You can look up your zip code on the final version of the state’s new health screening tool to find out the risk of living wherever you live in California. And you will find it here.
I wrote about this in March for a story about West Fresno, which is ranked the most dangerous place anywhere in the state. The Bee links to the tool have been updated.
I noted at least one change. There are bound to be others.
The change I saw was in the 93656 zip code for Lanare and Riverdale in southwest Fresno County. In the previous version of the tool, the zip was ranked among the top 10% of the riskiest places to live. The new tool shows it is in the top 20%.
I noticed the score for the category on low birth weights had been lowered, meaning there was not as much risk as previously thought.
It may seem like a small change, but these rankings will be used to prioritize the spending of some money raised at cap-and-trade auctions.
Beijing’s pollution this week was a lung-corroding 25 times worse than the federal threshold in the United States. Has the San Joaquin Valley ever seen levels that high?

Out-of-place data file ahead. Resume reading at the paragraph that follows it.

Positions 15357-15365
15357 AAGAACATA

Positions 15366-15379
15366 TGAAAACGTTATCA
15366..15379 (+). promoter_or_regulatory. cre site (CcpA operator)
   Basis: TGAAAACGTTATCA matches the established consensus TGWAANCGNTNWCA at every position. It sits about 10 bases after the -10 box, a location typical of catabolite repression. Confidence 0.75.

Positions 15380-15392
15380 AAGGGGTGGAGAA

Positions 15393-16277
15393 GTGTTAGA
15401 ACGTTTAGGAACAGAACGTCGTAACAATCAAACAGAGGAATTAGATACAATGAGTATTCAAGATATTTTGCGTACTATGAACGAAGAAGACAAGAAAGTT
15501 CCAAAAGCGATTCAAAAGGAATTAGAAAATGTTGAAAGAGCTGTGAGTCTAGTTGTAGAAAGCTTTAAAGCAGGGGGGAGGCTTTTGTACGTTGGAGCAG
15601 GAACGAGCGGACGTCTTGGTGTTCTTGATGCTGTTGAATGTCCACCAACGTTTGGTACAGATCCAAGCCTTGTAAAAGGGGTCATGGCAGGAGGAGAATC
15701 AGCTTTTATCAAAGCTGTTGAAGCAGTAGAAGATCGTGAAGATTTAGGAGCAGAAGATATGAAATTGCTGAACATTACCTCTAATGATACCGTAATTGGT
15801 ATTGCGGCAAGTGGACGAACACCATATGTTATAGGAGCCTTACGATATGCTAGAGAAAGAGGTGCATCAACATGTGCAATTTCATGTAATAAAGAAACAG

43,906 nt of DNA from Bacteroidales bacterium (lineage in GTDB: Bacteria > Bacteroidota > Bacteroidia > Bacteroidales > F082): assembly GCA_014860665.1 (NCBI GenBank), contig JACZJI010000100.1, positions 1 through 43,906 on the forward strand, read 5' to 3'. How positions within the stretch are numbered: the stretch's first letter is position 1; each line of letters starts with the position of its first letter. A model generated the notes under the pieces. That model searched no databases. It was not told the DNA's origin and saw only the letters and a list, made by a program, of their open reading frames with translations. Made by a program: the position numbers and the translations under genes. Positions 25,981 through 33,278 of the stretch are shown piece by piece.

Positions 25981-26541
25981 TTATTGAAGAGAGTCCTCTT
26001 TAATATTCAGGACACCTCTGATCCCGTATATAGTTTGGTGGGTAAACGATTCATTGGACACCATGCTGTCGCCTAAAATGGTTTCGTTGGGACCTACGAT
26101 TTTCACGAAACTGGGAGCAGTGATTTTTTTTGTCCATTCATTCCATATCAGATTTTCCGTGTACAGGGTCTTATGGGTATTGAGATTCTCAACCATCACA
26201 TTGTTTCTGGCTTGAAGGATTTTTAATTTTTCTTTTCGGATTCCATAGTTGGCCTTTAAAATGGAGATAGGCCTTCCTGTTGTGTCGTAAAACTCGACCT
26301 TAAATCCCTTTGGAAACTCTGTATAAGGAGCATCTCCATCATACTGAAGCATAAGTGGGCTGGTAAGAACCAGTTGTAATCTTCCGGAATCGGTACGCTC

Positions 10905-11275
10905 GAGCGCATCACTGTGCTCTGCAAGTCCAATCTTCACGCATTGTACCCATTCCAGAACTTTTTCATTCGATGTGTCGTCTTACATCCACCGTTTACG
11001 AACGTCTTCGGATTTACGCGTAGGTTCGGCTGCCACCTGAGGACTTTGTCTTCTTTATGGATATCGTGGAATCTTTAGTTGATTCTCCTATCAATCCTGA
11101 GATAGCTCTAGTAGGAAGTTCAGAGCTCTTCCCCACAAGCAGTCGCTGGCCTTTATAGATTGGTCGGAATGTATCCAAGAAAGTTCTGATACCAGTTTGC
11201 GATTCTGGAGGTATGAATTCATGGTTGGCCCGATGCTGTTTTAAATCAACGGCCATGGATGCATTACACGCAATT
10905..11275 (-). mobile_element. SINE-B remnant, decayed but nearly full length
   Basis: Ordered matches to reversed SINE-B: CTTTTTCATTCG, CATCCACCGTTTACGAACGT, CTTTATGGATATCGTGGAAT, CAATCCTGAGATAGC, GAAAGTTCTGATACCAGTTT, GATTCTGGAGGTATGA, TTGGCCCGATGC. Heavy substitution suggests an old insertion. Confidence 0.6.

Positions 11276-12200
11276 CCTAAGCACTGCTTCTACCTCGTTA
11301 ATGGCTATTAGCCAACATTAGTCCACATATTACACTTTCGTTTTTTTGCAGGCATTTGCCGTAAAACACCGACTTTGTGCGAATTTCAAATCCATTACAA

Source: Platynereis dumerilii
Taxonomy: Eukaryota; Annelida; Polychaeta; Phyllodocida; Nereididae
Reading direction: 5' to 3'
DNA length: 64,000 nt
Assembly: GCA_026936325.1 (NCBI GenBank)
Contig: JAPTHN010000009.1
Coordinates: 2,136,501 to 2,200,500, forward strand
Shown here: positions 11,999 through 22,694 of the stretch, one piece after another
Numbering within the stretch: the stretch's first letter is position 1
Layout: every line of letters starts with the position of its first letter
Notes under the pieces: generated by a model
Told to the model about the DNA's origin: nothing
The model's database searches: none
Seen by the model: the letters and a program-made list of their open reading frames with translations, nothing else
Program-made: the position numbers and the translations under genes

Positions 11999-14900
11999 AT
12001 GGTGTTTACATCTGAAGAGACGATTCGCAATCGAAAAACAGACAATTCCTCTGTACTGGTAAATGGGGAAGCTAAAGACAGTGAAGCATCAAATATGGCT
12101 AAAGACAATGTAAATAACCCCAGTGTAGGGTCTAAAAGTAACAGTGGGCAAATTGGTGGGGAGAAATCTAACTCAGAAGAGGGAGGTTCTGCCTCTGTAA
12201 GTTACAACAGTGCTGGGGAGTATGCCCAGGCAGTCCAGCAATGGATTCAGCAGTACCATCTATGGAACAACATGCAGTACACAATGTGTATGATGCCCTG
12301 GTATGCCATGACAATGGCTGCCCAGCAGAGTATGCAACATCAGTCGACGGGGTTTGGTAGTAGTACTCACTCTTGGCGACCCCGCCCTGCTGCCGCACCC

Yes, but only for a few hours at a time once every few years. It happens after fireworks celebrations on the Fourth of July.
We’re talking about dangerous tiny particle pollution or PM-2.5. To explain the problem in China, it’s best use a quick comparison.
The U.S. standard is 35 micrograms per cubic meter of air. The U.S. Embassy has recently reported an astounding 886 micrograms in Beijing. Schools there kept children indoors. Hospitals saw a 20% jump in patients with respiratory problems.
Back to the San Joaquin Valley.
On July 4, 2007, in Bakersfield, a monitor recorded 1,000 micrograms between 9 p.m. and 10 p.m. For the next two hours, it remained near that level.
That’s scary, considering medical researchers have long said the U.S. standard is too lenient at 35 micrograms.
What happens on the Fourth of July? The sky is showered with smoke and metals such as magnesium, copper and barium. The metals cause a range of problems, including skin irritations, muscle weakness and confusion in people with kidney problems. PM-2.5 is linked to lung and heart disease as well as early mortality.
But the Valley’s problem, which among the worst in the nation, bears little resemblance to the air emergency in China.